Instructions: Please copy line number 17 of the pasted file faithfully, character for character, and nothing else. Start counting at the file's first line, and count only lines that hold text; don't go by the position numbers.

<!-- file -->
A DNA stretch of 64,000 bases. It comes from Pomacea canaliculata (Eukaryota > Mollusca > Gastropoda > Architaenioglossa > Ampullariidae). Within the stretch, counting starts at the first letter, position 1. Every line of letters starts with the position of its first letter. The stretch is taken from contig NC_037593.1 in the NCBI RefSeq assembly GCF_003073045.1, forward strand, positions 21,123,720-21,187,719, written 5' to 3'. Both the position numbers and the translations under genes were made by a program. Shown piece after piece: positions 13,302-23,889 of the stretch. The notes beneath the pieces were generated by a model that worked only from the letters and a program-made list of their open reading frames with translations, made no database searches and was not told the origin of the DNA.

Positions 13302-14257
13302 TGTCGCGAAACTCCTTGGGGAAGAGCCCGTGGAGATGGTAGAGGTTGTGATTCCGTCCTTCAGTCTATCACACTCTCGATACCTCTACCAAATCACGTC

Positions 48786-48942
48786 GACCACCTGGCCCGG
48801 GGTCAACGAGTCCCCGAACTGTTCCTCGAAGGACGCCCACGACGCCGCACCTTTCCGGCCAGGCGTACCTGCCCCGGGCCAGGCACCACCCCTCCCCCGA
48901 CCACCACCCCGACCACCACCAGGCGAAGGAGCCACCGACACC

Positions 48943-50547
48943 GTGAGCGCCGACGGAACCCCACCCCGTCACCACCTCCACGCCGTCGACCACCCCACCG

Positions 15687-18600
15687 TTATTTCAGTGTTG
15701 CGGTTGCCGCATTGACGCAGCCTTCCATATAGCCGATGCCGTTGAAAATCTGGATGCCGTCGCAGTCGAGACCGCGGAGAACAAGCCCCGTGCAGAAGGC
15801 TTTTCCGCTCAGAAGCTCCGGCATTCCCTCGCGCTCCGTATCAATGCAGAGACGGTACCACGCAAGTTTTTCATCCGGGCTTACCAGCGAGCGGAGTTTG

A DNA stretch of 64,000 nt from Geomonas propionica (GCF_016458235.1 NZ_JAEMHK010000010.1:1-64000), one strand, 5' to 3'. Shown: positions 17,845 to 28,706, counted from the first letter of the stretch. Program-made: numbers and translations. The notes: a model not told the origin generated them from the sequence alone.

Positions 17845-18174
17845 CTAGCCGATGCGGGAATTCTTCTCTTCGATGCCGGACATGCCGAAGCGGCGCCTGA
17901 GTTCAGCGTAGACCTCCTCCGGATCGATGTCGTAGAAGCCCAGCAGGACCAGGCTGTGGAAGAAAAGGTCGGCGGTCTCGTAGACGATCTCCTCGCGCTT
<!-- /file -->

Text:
17901 GTTCAGCGTAGACCTCCTCCGGATCGATGTCGTAGAAGCCCAGCAGGACCAGGCTGTGGAAGAAAAGGTCGGCGGTCTCGTAGACGATCTCCTCGCGCTT